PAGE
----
So here is the result!

This image was a composite in PhotoShop of different Lighting Options and a little noise added.




A very nice result!




This is a far cry from the engineering mastery of the Finex guys... I would advice ordering the real-deal.
In my opinion, why wouldn't any kitchen savvy person not consider such a nicely executed product?


Eat those amazing Variable-Fillets up modelers! Michael worked hard on them. ;-)
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 From:  Michael Gibson
6706.3 In reply to 6706.1 
Another great tutorial Mike, thanks for putting this one together!

- Michael
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 From:  ed (EDDYF)
6706.4 
Thanks for another sizzling hot tutorial Mike - I learn something new every time you post a tutorial.

After you put this one on the back burner, what's next?

Ed
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 From:  Mike K4ICY (MAJIKMIKE)
6706.5 In reply to 6706.4 
..Thanks!


(An appropriately light seasoning of cooking puns.)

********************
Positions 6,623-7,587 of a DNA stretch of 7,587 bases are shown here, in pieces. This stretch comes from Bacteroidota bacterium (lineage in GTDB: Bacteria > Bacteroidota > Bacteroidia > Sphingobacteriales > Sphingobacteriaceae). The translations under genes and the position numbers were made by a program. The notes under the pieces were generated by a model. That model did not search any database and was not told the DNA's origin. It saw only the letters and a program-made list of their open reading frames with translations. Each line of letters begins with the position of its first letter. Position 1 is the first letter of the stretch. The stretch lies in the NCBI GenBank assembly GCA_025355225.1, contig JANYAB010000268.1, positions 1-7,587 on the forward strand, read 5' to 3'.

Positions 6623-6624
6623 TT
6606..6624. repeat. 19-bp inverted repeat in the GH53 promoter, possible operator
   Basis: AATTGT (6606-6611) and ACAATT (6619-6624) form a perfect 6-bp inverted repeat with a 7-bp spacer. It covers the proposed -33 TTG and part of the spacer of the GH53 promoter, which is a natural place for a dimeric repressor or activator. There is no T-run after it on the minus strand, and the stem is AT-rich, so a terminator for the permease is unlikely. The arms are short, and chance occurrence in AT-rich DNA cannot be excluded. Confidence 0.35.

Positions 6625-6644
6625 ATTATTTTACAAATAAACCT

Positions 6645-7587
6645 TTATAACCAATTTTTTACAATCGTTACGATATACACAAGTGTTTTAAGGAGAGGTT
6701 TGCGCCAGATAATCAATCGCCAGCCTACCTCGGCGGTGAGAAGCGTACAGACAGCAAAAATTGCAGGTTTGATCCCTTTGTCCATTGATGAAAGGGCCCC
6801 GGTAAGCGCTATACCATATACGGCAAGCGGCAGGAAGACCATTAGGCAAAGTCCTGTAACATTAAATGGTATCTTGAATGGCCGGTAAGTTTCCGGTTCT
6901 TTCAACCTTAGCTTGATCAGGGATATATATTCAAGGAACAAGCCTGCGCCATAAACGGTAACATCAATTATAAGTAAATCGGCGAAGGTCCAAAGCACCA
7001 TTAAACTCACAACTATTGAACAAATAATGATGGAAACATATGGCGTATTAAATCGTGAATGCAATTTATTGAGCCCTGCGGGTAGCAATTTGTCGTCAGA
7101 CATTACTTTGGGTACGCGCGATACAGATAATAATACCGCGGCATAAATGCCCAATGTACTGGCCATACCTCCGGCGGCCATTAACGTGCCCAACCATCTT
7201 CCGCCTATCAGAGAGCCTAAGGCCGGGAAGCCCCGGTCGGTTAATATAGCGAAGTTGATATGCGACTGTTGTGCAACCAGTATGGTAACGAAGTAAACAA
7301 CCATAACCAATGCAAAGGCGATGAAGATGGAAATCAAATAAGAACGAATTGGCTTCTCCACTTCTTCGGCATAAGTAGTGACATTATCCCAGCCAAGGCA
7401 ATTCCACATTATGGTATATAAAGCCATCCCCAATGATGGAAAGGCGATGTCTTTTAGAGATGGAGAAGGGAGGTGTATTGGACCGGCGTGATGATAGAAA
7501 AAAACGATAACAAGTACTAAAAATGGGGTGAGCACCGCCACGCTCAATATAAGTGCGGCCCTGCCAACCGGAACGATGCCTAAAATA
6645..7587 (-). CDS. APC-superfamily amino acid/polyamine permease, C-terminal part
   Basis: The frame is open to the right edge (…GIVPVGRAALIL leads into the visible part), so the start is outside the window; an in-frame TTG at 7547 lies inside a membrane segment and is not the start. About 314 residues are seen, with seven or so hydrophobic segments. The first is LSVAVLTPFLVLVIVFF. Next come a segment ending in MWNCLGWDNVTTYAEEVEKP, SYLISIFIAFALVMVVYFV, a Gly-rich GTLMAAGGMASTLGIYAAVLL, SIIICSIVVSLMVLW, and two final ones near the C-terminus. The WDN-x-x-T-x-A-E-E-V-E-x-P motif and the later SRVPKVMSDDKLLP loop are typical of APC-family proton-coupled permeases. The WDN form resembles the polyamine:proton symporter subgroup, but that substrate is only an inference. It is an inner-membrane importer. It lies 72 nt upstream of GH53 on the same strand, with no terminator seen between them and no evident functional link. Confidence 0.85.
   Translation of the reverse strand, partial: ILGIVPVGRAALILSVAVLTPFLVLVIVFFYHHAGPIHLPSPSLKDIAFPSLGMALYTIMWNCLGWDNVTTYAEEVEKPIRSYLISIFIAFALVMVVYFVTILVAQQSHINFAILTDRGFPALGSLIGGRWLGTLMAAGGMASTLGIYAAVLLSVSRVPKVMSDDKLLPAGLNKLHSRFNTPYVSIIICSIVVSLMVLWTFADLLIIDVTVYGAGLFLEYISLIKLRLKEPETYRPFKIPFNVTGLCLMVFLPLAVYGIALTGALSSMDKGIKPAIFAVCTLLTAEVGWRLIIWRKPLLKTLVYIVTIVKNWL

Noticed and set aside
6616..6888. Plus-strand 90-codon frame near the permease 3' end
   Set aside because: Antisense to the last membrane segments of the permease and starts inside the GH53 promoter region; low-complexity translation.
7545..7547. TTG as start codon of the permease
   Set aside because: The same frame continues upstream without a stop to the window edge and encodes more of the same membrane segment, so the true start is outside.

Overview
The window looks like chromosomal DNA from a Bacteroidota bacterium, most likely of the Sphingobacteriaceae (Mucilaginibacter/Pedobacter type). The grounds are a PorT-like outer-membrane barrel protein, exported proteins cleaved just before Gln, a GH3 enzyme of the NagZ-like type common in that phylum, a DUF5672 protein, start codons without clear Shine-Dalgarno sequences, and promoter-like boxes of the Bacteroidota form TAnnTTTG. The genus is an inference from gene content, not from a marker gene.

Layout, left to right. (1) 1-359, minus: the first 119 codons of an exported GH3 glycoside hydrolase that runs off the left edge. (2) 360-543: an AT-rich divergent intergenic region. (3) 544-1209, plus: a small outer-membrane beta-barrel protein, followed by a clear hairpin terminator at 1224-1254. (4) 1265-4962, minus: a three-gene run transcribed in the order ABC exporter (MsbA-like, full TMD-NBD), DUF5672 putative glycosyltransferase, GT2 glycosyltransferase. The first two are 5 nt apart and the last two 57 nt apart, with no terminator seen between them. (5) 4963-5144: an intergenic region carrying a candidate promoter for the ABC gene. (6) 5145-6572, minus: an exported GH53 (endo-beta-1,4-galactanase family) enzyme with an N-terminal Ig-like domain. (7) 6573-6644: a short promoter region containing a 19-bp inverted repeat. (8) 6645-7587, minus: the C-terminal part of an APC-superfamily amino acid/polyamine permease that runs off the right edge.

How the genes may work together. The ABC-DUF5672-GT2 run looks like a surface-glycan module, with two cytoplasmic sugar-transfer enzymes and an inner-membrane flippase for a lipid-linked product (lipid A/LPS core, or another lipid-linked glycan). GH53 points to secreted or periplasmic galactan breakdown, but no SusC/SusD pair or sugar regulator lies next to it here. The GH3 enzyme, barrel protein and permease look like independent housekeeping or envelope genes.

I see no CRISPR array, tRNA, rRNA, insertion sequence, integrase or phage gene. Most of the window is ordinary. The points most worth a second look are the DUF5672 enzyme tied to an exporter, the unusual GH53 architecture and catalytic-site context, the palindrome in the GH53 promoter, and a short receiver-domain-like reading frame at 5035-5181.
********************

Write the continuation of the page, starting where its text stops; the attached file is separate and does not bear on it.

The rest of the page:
I have noticed that the majority of my tuts are kitchen items.



>After you put this one on the back burner, what's next?

Hmm... I do have a year to think about it... ;-)
Actually, I'd like to kick one out a month, especially with more for the novice beginners.
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 From:  Mauro (M-DYNAMICS)
6706.6 
Thank you Mike to show your way to use new variable-fillet tool (i didn't download newest MOI's version yet..)
Good virtual images too,it's hard to render that kind of material..

M
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 From:  Frenchy Pilou (PILOU)
6706.7 
French translation next week, i have some other things on fire! :)

http://moiscript.weebly.com/poecircle-en-fonte.html
---
Pilou
Is beautiful that please without concept!
My Gallery
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 From:  TpwUK
6706.8 In reply to 6706.2 
Superb tutorial Mike, you might have been missing a year, but you are still the Fillet master including the variable kind :)

Martin Spencer-Ford
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 From:  Rudl
6706.9 
Good tutorial, but it is a pitty, that it is not in metric measures.
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 From:  Mike K4ICY (MAJIKMIKE)
6706.10 In reply to 6706.9 
Thanks all! :-)

I'm surprised I'm not seeing a more robust use of the new Fillets. :-o

Merci Pilou!
Aucune inquiétude... prenez votre temps. Aucune ruée.


>Good tutorial, but it is a pitty, that it is not in metric measures.